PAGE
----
Episode 113 – When to Hire a Cleaning Supervisor
When to Hire a Cleaning Supervisor
Today Mike coaches John Disselkamp from First Class Commercial Cleaning http://www.wecleanlouisville.com on When to Hire a Cleaning Manager.
It’s not a cut and dry, when you reach x amount of revenue it’s time to hire a manager. It’s different for every business depending on what their goals are.
Here’s the decision making process to figure it out.
BONUS TIP: Always start with your goals.
When coaching clients I always start with their goals. You really need to know your goals before putting any plan to action.
Then think about where you want to be a year from now, 5 years, 10 years and so on.
What is the goal?
So many people just want the “right answer” but there is no one right answer.
They might say “ I want a million dollar business” But it’s not the million dollar business they want, but the freedom it affords them. The standard of life it gets them.
So they focus on the million dollar business and then when they achieve it, they’re miserable because all they did was force the business to make a million dollars but not serve them they way they wanted it to.
You don’t want the million dollar business, you want the lifestyle you think it will afford you.
So you need to ask yourself what does that lifestyle look like? In terms of time and money.
It doesn’t make sense to have a million dollar business if you’re working 60 hours a week and you’re kicking the dog when you get home and yelling at your kids.
So back to the original question, when to hire a cleaning manager, you need to ask yourself what your goals are.
Your goal may be, “ I need money and money is important” you are going to put off hiring a manager til later. But if your goal is “I need autonomy and I want to have someone else handle the day to day” Your “When to Hire a Cleaning Manager” is going to come much sooner.
If you are looking to sell the business in a couple of years, you are going to want to put more money back into the business and hire more managers to grow it as fast as possible.
So based on your goals and what you want in terms of time and money you are going to make that decision very differently.
You need to be clear on exactly what you want to be making personally. Then reverse engineer that goal to the smallest company possible to achieve that financial goal.
Once you’ve made the decision to hire that manager comes managing your expectations of what that manager is going to do and what they aren’t going to do.
BONUS TIP: Be clear on what you expect
It’s very tempting to say “I have too much headache, I just want to sell and be with the customers and enjoy the things I do every day” and then hire someone to “manage” throw the keys at them and run like hell away and yell at them in 3 months when everything has fallen apart.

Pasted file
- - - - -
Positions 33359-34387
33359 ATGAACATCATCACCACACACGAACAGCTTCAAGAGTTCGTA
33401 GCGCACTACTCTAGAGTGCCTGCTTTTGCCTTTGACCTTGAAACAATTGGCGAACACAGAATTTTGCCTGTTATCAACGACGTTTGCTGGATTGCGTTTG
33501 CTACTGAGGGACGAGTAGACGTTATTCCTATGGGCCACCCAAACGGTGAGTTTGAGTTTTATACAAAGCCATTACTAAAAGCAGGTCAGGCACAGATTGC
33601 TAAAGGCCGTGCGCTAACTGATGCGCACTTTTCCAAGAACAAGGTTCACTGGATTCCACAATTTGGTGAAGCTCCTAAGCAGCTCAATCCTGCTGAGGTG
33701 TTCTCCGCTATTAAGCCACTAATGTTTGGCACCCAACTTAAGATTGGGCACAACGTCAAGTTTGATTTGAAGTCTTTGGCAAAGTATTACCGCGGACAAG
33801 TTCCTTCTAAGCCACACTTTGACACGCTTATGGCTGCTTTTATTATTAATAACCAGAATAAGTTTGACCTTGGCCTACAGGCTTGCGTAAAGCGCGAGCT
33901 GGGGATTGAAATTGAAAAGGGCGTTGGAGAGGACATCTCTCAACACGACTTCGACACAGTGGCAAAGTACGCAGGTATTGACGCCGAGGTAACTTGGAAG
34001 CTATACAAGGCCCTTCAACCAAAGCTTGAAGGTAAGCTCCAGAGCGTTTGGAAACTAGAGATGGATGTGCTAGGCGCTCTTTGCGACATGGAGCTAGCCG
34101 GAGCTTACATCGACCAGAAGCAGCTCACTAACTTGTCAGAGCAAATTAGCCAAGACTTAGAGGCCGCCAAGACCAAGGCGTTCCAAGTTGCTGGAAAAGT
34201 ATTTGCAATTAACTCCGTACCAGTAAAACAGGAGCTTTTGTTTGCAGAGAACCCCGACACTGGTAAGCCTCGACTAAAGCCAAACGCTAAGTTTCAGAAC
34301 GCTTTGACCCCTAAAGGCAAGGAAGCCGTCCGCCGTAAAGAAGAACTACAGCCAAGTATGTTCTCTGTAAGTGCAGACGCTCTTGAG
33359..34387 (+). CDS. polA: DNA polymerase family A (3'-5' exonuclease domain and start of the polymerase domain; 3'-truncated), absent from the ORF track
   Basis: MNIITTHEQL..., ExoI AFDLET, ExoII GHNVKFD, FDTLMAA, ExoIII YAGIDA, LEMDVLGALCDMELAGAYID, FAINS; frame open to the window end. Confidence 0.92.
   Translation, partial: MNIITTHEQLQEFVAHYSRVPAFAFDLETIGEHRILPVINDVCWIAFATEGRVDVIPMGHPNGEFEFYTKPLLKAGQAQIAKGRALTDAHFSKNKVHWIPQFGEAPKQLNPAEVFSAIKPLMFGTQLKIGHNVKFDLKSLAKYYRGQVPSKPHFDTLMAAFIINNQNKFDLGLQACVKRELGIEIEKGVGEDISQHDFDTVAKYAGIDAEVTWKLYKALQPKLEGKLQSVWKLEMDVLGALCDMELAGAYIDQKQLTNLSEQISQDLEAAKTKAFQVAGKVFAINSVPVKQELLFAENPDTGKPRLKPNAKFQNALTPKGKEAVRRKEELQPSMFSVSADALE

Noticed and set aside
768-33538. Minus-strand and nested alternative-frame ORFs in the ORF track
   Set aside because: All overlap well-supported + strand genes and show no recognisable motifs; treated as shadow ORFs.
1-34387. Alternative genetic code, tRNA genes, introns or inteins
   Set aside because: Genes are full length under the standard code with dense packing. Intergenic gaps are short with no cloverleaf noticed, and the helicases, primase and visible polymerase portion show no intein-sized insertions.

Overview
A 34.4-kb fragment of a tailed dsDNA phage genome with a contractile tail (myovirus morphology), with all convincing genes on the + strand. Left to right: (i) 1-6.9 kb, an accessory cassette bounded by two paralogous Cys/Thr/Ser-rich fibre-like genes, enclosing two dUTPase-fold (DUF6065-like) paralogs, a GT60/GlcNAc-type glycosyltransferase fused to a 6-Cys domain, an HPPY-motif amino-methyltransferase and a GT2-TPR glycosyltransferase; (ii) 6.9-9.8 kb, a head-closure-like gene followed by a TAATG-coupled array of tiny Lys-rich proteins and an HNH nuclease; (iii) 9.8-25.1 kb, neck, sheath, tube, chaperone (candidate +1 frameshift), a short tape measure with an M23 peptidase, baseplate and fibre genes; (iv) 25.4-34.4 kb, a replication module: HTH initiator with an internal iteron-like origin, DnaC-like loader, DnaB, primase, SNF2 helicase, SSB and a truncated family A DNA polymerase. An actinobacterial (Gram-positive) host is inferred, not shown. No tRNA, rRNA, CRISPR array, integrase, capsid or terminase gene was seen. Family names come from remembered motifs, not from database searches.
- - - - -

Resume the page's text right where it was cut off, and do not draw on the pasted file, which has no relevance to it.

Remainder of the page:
The way to avoid that is to be clear on the job description and specifically what they WON’T do.
The problem with hiring managers is that sometimes we hire them because we want to be lazy, and if you hire right, you can be lazy. But typically we are just so tired of working so hard we will hire anyone with a pulse and half way decent resume.
Transitioning the right person in also has to be done in a systematized way where you give them small bits of responsibility and check their work before letting them run by themselves.
It gives you time and opportunity to make sure they are the right person for the job before any serious messes have been made without you knowing til too late.
There are also different levels of supervisors, you may not need to hire a salary supervisor right off the bat.
You could take a good worker that is making $10/hr and make them a team supervisor for $12/hr and all he does is go from job to job and make sure the quality is up to par. So that cleaner is cleaning 80% of the time and 20% of the time they are spot checking to make sure everyone else is doing their jobs right.
The best place to find a supervisor would be referrals. Internal referrals, taking a good employee and grooming them to do more work.
You can also ask your best employees for managers they have worked with, typically good employees hang out with other good employees.
Cleaning supply companies also are great relationships to have. They can not only supply you with better product deals and equipment but they can let you know when talent becomes available.
You’re not better than anyone else in this world, but you’re no less either.
Don’t leave town in the first few months of starting a new business.
Life is 10% of what happens to you and 90% of how you react to it